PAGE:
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Apple’s Third-Party Browser Restrictions Challenged by Dev Group

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A newly-created software advocacy group is challenging Apple’s ban of web apps on third-party browsers.

A group of software engineers have launched Open Web Advocacy, a group created with a primary goal being to challenge Apple’s ban of third-party browsers on iOS and encourage the adoption of web apps, reads a new report from The Register.

The OWA is particularly focused on opening up the restrictions that Apple imposes on browsers in iOS. The advocacy group states that Chrome, Edge and Firefox for iOS are not much more than branded versions of Apple Safari.

OWA bases its views on the conditions that Apple’s App Store Guidelines place on other vendors’ browsers. The guideline states that any browser running on an iPhone or iPad must be based on WebKit. WebKit is an Apple-controlled open source project functioning as a rendering engine for Safari.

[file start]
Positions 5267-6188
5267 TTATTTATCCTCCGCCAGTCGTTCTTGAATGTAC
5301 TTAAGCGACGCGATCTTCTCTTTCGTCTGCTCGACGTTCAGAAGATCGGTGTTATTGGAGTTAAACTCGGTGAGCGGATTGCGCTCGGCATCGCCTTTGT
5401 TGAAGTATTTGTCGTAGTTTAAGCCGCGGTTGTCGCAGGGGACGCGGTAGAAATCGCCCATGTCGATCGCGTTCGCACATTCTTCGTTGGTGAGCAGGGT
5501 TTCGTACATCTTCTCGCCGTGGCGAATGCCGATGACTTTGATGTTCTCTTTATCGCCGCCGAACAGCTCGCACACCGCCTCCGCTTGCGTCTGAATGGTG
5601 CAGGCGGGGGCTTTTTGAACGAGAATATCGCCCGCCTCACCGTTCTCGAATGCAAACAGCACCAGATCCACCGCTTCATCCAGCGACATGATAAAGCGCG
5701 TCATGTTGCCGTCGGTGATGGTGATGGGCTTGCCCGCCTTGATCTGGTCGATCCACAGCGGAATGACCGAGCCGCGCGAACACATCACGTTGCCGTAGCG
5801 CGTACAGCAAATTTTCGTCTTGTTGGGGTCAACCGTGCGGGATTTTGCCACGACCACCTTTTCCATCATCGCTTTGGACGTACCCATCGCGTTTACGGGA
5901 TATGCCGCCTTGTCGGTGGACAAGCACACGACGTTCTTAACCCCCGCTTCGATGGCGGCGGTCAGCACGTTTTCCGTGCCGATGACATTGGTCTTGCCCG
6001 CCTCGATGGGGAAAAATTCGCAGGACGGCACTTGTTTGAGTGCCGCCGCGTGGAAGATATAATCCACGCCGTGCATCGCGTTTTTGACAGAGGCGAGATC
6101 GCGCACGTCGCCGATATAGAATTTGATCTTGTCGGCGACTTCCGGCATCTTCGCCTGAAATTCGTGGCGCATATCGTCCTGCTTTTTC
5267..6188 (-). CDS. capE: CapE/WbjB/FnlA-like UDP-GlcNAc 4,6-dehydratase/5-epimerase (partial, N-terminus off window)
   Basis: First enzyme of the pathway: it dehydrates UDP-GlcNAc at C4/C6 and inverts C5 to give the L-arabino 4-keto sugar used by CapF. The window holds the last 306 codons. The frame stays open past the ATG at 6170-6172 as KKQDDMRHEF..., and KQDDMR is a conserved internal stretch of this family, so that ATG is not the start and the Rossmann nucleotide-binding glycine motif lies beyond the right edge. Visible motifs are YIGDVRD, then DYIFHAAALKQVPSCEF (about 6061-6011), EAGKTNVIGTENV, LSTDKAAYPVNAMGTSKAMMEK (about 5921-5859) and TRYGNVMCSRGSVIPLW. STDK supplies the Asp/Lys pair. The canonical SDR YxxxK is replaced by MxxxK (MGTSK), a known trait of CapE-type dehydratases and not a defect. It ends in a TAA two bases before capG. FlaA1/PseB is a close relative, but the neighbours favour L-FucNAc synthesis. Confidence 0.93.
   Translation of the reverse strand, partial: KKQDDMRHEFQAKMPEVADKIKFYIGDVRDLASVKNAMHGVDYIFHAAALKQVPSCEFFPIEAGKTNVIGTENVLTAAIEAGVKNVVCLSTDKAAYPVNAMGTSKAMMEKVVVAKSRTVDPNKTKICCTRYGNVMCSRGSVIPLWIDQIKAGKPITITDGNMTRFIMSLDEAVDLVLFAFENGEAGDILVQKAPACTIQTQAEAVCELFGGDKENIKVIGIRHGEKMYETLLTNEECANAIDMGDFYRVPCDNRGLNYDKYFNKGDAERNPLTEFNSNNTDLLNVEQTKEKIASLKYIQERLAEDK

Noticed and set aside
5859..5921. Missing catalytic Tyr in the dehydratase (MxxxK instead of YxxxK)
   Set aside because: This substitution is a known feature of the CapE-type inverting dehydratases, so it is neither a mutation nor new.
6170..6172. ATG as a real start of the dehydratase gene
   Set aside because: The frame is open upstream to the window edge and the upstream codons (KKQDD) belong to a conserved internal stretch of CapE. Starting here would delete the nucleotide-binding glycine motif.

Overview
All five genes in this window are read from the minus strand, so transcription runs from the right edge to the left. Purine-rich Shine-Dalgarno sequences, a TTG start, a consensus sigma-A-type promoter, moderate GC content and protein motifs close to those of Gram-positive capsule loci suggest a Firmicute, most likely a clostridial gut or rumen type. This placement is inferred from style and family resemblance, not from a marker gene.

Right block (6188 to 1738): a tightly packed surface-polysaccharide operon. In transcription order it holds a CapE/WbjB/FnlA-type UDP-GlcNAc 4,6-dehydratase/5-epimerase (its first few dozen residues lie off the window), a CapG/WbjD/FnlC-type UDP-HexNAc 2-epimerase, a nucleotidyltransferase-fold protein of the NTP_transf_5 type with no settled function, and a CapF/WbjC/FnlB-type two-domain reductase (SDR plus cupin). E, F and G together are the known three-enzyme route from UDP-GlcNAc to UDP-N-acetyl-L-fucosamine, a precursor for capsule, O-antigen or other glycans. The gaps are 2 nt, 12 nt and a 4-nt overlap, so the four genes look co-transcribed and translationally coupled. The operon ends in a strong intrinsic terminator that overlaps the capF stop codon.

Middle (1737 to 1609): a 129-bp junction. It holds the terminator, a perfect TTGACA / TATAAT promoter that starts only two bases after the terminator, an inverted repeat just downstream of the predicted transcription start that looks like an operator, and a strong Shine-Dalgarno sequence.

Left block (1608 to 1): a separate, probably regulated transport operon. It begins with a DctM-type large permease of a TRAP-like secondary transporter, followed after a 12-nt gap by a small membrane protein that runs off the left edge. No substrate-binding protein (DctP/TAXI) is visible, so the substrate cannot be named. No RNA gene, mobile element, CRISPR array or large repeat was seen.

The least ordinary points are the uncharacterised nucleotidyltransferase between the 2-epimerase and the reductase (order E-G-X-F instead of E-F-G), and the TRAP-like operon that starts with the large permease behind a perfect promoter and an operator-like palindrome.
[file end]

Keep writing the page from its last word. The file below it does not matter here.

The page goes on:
“We’re mostly software engineers, we’re all individuals,” says Stuart Langridge, a UK-based developer who organized the OWA along with Bruce Lawson. “So this isn’t just on behalf of browser vendors or employers or anything like that. We came together to make the web better, really, and no major companies have been pushing for changes. And there’s a lot we think that can be done to improve the web, specifically on Apple devices and more generally.”

According to OWA, the mandatory use of WebKit prevents alternative browsers from providing all of Safari’s functionality. Alternative browsers cannot install web apps: only Safari can. Furthermore, only Safari can install browser extensions such as ad blockers within iOS. Apple Pay integrations with other browsers are limited, and links within applications are always forced to open in Safari.

Learn more about the Open Web Advocacy group on their website.

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